The American Journal of Managed Care December 2010
Comparison of Healthcare Utilization Among Patients Treated With Alcoholism Medications
Treatment of alcohol dependence with medications offered advantages in reduced healthcare utilization and costs compared with usual treatment without medications.
Prior studies6,8-10 of oral naltrexone have shown that most patients do not persist through a clinically relevant course of treatment, and nonpersistence has been associated with significantly more intensive healthcare services utilization.9 In the present study, the group receiving naltrexone XR had greater medication utilization and lower inpatient services utilization and costs than the groups receiving oral alcoholism medications. These findings may be attributable to the administration of naltrexone XR formulation on a monthly basis rather than a daily basis. The findings from this study have important implications for alcohol dependence pharmacotherapy and provide support for the use of FDA-approved medications, particularly naltrexone XR, in clinical settings. Additional comparative research on alcohol dependence pharmacotherapy using larger samples and longer durations of treatment is needed to enhance the care of this undertreated patient population.
Author Affiliations: From Thomson Reuters Inc (TLM), Washington, DC; Thomson Reuters Inc (LM), Cambridge, MA; University of Connecticut School of Medicine (HRK), Farmington, CT; Treatment Research Institute, Inc (MC), Philadelphia, PA; and Alkermes Inc (DRG), Waltham, MA.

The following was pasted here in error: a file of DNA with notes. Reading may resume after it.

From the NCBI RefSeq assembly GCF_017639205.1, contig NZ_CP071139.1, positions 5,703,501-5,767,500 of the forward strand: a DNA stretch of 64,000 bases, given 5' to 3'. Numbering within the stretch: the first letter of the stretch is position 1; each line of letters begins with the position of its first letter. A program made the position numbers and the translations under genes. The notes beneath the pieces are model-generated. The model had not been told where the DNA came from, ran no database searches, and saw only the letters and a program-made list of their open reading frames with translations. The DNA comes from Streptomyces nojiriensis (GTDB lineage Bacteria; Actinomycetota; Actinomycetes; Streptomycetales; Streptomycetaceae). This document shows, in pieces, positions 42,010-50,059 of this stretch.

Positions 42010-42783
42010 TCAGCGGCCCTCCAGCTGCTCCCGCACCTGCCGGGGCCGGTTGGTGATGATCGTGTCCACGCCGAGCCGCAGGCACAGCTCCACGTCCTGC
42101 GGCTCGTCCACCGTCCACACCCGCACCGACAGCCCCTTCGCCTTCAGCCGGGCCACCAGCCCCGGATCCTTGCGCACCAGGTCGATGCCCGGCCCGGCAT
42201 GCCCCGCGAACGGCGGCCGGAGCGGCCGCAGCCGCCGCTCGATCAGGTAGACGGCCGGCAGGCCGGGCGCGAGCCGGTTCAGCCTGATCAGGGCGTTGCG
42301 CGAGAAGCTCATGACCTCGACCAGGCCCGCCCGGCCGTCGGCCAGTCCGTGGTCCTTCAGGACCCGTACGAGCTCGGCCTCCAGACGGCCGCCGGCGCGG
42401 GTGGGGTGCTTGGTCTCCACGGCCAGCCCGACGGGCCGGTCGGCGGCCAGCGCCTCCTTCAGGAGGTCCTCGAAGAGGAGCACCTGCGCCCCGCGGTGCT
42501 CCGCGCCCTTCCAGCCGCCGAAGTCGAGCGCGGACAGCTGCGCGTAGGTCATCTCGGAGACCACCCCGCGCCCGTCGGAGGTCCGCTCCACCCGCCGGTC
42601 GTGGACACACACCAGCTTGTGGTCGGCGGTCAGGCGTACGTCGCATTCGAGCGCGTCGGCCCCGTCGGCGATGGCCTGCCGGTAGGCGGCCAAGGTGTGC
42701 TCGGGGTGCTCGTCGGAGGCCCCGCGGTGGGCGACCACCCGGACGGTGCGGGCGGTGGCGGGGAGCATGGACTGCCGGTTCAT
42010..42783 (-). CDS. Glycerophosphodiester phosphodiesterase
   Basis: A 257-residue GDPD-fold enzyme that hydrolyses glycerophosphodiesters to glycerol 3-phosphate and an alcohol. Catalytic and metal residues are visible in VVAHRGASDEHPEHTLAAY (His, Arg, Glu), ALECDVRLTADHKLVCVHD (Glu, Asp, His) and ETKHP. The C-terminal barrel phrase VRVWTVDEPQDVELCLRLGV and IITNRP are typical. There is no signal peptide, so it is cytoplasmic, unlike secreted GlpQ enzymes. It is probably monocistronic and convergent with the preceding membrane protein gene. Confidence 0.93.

Funding Source: This study was funded through a contract from Alkermes Inc to Thompson Reuters Inc. Dr Kranzler's involvement was supported by grant K24 AA013736 from the National Institute on Alcohol Abuse and Alcoholism.
Author Disclosures: Dr Kranzler reports serving as a paid consultant for Gilead Sciences and has received research grants from Merck & Co. Dr Gastfriend is an employee of Alkermes Inc and reports owning stock in the company. The other authors (TLM, LBM, MC) report no relationship or financial interest with any entity that would pose a conflict of interest with the subject matter of this article. Authorship Information: Concept and design (TLM, LBM, HRK, MC, DRG); acquisition of data (TLM, LBM); analysis and interpretation of data (TLM, LBM, HRK, MC, DRG); drafting of the manuscript (TLM, LBM, HRK, MC, DRG); critical revision of the manuscript for important intellectual content (TLM, HRK, MC, DRG); statistical analysis (TLM); obtaining funding (TLM, LBM, DRG); administrative, technical, or logistic support (TLM, LBM); and supervision (TLM, DRG).
Address correspondence to: Tami L. Mark, PhD, Thomson Reuters Inc, 4301 Connecticut Ave NW, Ste 330, Washington, DC 20008. E-mail: tami. email@example.com.
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